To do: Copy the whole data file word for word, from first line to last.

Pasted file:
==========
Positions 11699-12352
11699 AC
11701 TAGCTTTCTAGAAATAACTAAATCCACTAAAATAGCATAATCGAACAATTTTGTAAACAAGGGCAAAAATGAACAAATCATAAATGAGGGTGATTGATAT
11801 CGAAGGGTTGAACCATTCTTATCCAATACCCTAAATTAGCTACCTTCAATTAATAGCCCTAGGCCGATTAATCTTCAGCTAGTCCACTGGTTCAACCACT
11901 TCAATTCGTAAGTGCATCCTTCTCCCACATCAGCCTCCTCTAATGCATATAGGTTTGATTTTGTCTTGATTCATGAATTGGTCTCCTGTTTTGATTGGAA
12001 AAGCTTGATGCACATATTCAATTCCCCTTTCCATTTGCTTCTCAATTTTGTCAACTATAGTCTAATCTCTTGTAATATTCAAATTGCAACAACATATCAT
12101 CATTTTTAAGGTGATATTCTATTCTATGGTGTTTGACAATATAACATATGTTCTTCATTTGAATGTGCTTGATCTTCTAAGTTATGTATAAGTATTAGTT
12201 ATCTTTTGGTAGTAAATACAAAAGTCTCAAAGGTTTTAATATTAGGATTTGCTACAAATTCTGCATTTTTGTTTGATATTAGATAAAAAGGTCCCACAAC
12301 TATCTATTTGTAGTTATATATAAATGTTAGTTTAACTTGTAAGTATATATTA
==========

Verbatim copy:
Positions 11699-12352
11699 AC
11701 TAGCTTTCTAGAAATAACTAAATCCACTAAAATAGCATAATCGAACAATTTTGTAAACAAGGGCAAAAATGAACAAATCATAAATGAGGGTGATTGATAT
11801 CGAAGGGTTGAACCATTCTTATCCAATACCCTAAATTAGCTACCTTCAATTAATAGCCCTAGGCCGATTAATCTTCAGCTAGTCCACTGGTTCAACCACT
11901 TCAATTCGTAAGTGCATCCTTCTCCCACATCAGCCTCCTCTAATGCATATAGGTTTGATTTTGTCTTGATTCATGAATTGGTCTCCTGTTTTGATTGGAA
12001 AAGCTTGATGCACATATTCAATTCCCCTTTCCATTTGCTTCTCAATTTTGTCAACTATAGTCTAATCTCTTGTAATATTCAAATTGCAACAACATATCAT
12101 CATTTTTAAGGTGATATTCTATTCTATGGTGTTTGACAATATAACATATGTTCTTCATTTGAATGTGCTTGATCTTCTAAGTTATGTATAAGTATTAGTT
12201 ATCTTTTGGTAGTAAATACAAAAGTCTCAAAGGTTTTAATATTAGGATTTGCTACAAATTCTGCATTTTTGTTTGATATTAGATAAAAAGGTCCCACAAC
12301 TATCTATTTGTAGTTATATATAAATGTTAGTTTAACTTGTAAGTATATATTA